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The Gnostic World View: A Brief Summary of Gnosticism

The Gnostic World View: A Brief Summary of Gnosticism
Gnosis Archive | Library | Bookstore | Index | Web Lectures | Ecclesia Gnostica | Gnostic Society GNOSTICISM IS THE TEACHING based on Gnosis, the knowledge of transcendence arrived at by way of interior, intuitive means. Although Gnosticism thus rests on personal religious experience, it is a mistake to assume all such experience results in Gnostic recognitions. It is nearer the truth to say that Gnosticism expresses a specific religious experience, an experience that does not lend itself to the language of theology or philosophy, but which is instead closely affinitized to, and expresses itself through, the medium of myth. Indeed, one finds that most Gnostic scriptures take the forms of myths. The term “myth” should not here be taken to mean “stories that are not true”, but rather, that the truths embodied in these myths are of a different order from the dogmas of theology or the statements of philosophy. The Cosmos All religious traditions acknowledge that the world is imperfect. Deity Related:  Gnosticismo

The Gnosis Archive: Resources on Gnosticism and Gnostic Tradition What is Gnosticism? Many visitors have requested some basic introductory material explaining Gnosticism. To meet this need we offer these "places to start": two short articles, The Gnostic World View: A Brief Summary of Gnosticism and What is a Gnostic?; and an audio lectures (mp3 format) on the Gnostic concept of Christ: The Misunderstood Redeemer. A reading of the Overview of the Gnostic Society Library collection will also give a useful brief introduction to the history and textual legacy of the Gnostic tradition. For more in-depth reading suggestions visit the Gnostic Society Bookstore—you will find offered there a selection of the best introductory and advanced books on Gnosticism, along with brief reviews of recommended books. Meditations Take a moment to reflect on a brief meditation and reading from the Gnostic scriptures, selected from this week's Gnostic liturgy. The Gnostic Society Library Video presentations: Nag Hammadi Library collection updated: Gnosis and C. "C.G. C. C.

Archons, Annunaki & The Nag Hammadi Codices For those of you who have never heard of the 'Archons' ... The first references to the Archons can be seen in ancient Nag Hammadi Text ... The Nag Hammadi Library, a collection of thirteen ancient codices containing over fifty texts, was discovered in upper Egypt in 1945. This is exactly what Gnostics said about the Archons: they can affect our minds by subliminal conditioning techniques. James Gilliland speaking about Archons, Annunaki, 2014 & Beyond ... "The Archons influence the way you perceive the world, not the world itself. Archons : Gnostic Theory of Alien Control Physical descriptions of Archons have been found in several Gnostic codices. Jay Weidner on Archons ... John Lash on Archons ... The unique emphasis on the Goddess Sophia is the high inspirational message of Gnosis. References : Related Posts :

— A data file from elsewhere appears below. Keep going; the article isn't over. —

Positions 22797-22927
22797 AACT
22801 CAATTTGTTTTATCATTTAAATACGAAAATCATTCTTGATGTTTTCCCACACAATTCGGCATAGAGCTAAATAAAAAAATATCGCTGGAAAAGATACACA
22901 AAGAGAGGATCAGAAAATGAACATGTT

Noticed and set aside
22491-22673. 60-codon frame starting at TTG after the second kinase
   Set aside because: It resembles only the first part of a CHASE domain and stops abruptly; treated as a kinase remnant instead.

Ouroboros Historical representations[edit] Antiquity[edit] In ancient Egypt, the scarab (or dung beetle) was viewed as a sign of eternal renewal and reemergence of life, a reminder of the life to come. (See also "Atum" and "Ma'at.") The ancient Mayans and Aztecs also took a cyclical view of time. In ancient Greece, the concept of eternal return was connected with Empedocles, Zeno of Citium, and most notably in Stoicism (see ekpyrosis). Egypt[edit] The first known appearance of the ouroboros motif is in the Enigmatic Book of the Netherworld, an ancient Egyptian funerary text in KV62, the tomb of Tutankhamun, in the 14th century BC. Greece[edit] Plato described as the first living thing a self-eating, circular being—the universe as an immortal, mythologically constructed entity. In Gnosticism, a serpent biting its tail symbolized eternity and the soul of the world. Middle Ages[edit] Alchemy[edit] Chemistry[edit] Kekulé's proposal for the structure of benzene (1872) Kundalini Yoga[edit] Other traditions[edit]

Mandaeism "Mandaean" redirects here. For the ethnoreligious group, see Mandaeans. "Mandean" redirects here. For the language family in West Africa, see Mande languages. According to most scholars, Mandaeans migrated from the Southern Levant to Mesopotamia in the first centuries CE, and are of pre-Arab and pre-Islamic origin. Mandaeans appear to have settled in northern Mesopotamia, but the religion has been practised primarily around the lower Karun, Euphrates and Tigris and the rivers that surround the Shatt-al-Arab waterway, part of southern Iraq and Khuzestan Province in Iran. The Mandaeans have remained separate and intensely private—reports of them and of their religion have come primarily from outsiders, particularly from the Orientalist Julius Heinrich Petermann, Nicolas Siouffi (a Yazidi) and Lady Drower. Origin of name[edit] The term Mandaeism comes from Classical Mandaic Mandaiia and appears in Neo-Mandaic as Mandeyānā. Other scholars[who?] History[edit] Beliefs[edit] According to E.S.